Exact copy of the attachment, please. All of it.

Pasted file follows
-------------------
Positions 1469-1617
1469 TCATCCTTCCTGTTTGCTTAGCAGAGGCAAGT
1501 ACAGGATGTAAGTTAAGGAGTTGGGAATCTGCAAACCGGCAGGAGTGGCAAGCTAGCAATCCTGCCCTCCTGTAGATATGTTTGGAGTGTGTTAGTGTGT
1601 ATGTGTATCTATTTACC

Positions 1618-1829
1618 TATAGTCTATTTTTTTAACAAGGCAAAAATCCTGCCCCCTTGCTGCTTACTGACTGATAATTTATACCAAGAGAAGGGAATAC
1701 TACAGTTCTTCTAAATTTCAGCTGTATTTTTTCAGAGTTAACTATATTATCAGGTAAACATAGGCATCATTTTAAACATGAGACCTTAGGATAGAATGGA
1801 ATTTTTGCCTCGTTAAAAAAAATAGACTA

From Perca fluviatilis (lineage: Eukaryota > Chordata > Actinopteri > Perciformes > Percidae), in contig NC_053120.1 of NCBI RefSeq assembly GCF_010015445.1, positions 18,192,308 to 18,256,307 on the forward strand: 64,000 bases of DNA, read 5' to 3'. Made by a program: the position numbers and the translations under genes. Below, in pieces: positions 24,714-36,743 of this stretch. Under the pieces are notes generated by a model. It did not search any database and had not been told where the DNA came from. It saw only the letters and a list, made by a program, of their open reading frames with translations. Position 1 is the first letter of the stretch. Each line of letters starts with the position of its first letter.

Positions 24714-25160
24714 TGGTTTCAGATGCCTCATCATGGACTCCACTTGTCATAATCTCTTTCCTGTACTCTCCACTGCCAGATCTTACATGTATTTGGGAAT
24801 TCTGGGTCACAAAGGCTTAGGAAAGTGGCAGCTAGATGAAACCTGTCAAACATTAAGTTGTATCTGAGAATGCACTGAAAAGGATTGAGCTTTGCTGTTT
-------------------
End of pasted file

Positions 1469-1617
1469 TCATCCTTCCTGTTTGCTTAGCAGAGGCAAGT
1501 ACAGGATGTAAGTTAAGGAGTTGGGAATCTGCAAACCGGCAGGAGTGGCAAGCTAGCAATCCTGCCCTCCTGTAGATATGTTTGGAGTGTGTTAGTGTGT
1601 ATGTGTATCTATTTACC

Positions 1618-1829
1618 TATAGTCTATTTTTTTAACAAGGCAAAAATCCTGCCCCCTTGCTGCTTACTGACTGATAATTTATACCAAGAGAAGGGAATAC
1701 TACAGTTCTTCTAAATTTCAGCTGTATTTTTTCAGAGTTAACTATATTATCAGGTAAACATAGGCATCATTTTAAACATGAGACCTTAGGATAGAATGGA
1801 ATTTTTGCCTCGTTAAAAAAAATAGACTA

From Perca fluviatilis (lineage: Eukaryota > Chordata > Actinopteri > Perciformes > Percidae), in contig NC_053120.1 of NCBI RefSeq assembly GCF_010015445.1, positions 18,192,308 to 18,256,307 on the forward strand: 64,000 bases of DNA, read 5' to 3'. Made by a program: the position numbers and the translations under genes. Below, in pieces: positions 24,714-36,743 of this stretch. Under the pieces are notes generated by a model. It did not search any database and had not been told where the DNA came from. It saw only the letters and a list, made by a program, of their open reading frames with translations. Position 1 is the first letter of the stretch. Each line of letters starts with the position of its first letter.

Positions 24714-25160
24714 TGGTTTCAGATGCCTCATCATGGACTCCACTTGTCATAATCTCTTTCCTGTACTCTCCACTGCCAGATCTTACATGTATTTGGGAAT
24801 TCTGGGTCACAAAGGCTTAGGAAAGTGGCAGCTAGATGAAACCTGTCAAACATTAAGTTGTATCTGAGAATGCACTGAAAAGGATTGAGCTTTGCTGTTT